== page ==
by Beth Connolly,
Last week, the Wailing Wall SJ reported that big banks including Citigroup Inc., Goldman Sachs, J.P. Morgan Chase, and Morgan Stanley were preparing for sweeping layoffs that would include senior bankers and deal-makers.
Today, Fortune reports that these layoffs will total 21,000 positions cut across the financial sector in New York City alone–a number that rivals the amount of jobs cut as a result of 2008′s financial crisis.
“Large layoffs are a virtual certainty,” said veteran financial industry recruiter Steve Potter at Odgers Berndtson in Fortune.
Yet unlike the financial crisis layoffs four years ago, this wave of downsizing comes on the heels of tentative economic recovery and modestly optimistic earnings reports from the first quarter of the year.
And it is true that smaller banks and boutique firms are snapping up talent, so the net result in the financial sector of the job market may not be as devastating as first appears. But can smaller institutions grab talent as quickly as bigger institutions shed it?
Regardless, bankers should expect to see compensation decrease by roughly 30% overall this year, according to Fortune.
Major layoff alerts currently are in place for Credit Suisse, which said last year it planned to eliminate 3,500 positions in total, 2,000 of which have already been effected. Experts predict that the remaining cuts will come in Credit Suisse’s investment bank.
Bank of America and Barclay’s are also expected to trim their investment banking divisions.
Here’s more from Stephen Gandel at Fortune:
Consultants say the big Wall Street firms are coming to the conclusion that they have more workers than they need. Last week, The Boston Consulting Group released a report that predicted banks would eliminate 12% of their workforce in the “short-term.” Recruiters say those numbers sound similar to what they are hearing from the large firms….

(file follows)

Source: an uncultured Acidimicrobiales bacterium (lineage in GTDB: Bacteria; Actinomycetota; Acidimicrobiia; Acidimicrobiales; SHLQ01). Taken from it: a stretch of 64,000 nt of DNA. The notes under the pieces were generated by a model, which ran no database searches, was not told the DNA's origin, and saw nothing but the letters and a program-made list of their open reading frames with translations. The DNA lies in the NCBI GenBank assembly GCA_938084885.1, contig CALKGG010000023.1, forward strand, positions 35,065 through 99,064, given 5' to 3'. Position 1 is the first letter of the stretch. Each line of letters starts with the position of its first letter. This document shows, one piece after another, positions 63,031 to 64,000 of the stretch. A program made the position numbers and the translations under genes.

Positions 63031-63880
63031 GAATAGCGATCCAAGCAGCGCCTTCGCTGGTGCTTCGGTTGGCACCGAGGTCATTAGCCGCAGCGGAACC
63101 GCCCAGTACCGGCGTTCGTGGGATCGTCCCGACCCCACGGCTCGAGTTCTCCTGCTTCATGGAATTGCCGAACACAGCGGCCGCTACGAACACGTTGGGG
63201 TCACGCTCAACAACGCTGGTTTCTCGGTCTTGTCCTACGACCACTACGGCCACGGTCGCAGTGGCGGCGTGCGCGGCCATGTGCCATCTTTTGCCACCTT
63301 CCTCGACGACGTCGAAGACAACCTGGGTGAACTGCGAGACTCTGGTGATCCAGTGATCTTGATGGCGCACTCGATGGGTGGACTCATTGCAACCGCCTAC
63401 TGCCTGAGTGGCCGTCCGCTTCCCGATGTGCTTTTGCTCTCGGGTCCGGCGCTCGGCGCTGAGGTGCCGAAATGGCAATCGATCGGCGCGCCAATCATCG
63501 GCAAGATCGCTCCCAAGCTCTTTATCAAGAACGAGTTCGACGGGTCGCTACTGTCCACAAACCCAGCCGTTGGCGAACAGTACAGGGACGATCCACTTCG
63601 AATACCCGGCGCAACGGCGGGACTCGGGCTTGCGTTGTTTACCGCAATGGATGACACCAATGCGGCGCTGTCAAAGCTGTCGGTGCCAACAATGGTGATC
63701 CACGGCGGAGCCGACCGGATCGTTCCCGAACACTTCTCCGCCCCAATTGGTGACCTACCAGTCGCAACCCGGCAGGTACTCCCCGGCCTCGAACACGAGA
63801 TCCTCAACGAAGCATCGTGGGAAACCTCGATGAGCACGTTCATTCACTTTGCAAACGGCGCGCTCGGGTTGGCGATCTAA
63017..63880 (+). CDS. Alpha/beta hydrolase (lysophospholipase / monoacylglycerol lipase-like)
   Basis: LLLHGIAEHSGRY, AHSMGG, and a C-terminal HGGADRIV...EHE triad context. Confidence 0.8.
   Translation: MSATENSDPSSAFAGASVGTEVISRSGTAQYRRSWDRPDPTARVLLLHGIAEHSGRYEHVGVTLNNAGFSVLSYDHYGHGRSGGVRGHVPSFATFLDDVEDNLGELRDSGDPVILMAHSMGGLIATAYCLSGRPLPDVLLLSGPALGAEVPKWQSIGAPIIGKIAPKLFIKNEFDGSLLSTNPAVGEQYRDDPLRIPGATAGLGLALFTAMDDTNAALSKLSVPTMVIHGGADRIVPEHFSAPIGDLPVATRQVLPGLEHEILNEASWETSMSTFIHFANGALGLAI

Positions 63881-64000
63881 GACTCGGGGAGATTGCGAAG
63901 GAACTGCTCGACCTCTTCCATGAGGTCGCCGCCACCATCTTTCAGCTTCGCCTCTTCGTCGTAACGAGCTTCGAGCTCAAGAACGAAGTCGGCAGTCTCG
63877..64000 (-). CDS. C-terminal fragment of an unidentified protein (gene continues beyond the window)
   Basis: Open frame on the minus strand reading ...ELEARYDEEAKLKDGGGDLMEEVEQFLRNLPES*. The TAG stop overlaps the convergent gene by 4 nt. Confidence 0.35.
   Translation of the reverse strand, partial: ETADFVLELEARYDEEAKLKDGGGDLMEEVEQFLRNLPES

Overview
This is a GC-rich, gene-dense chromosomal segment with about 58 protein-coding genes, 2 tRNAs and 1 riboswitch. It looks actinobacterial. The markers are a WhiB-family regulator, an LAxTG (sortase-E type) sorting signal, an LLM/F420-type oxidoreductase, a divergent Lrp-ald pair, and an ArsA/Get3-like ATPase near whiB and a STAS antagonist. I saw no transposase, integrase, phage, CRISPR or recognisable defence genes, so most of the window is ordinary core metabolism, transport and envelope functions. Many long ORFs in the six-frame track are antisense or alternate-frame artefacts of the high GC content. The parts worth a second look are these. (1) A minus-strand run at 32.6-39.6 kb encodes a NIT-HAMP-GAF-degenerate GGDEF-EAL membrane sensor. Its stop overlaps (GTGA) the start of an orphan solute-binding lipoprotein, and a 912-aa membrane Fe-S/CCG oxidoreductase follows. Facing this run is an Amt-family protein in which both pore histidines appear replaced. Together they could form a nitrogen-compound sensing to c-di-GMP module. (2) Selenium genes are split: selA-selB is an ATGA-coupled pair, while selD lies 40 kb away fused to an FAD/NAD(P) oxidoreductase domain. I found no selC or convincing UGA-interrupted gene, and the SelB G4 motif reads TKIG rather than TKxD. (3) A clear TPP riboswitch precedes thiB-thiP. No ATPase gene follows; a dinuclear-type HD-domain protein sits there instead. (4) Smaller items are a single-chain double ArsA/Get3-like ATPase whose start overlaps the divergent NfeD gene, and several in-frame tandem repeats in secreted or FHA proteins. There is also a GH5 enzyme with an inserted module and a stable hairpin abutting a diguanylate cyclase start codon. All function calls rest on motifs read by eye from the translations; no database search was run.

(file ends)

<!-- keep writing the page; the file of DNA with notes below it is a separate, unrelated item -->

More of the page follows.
Perhaps the biggest problem at the banks is that they didn’t cut enough jobs last time around. Mergers and acquisition activity also has not bounced back as expected, leaving a number of high paid bankers idle. What’s more, new regulations appear to already be significantly curtailing the banks’ trading operations. Also weighing on the banks is the fact that debt watchers Moody’s and Standard & Poors say they are likely to soon downgrade the bond ratings of the firms. The nation’s five largest banks have estimated that the downgrades could cost them $22 billion in additional costs or collateral requirements.
“There hasn’t been enough action on the cost front to keep up with the revenue short falls,” says Chandy Chandrashekhar, a partner at BCG who helped to produce the recent report....and all those cuts will Not be enough, they need to return to the rules of Glass Steagal so that these overly large financial services corporations can be broken up into smaller, leaner companies that focus on a ethics, less greed and utter corruption and a segregated business line, as per Glass-Steagal.... The individual companies will all need employees and you would likely see a need for more workers rather than a glut of workers. I suspect the accounting shenanigans that keep these essentially insolvent giant corps afloat are at the heart of the reason this has not been done….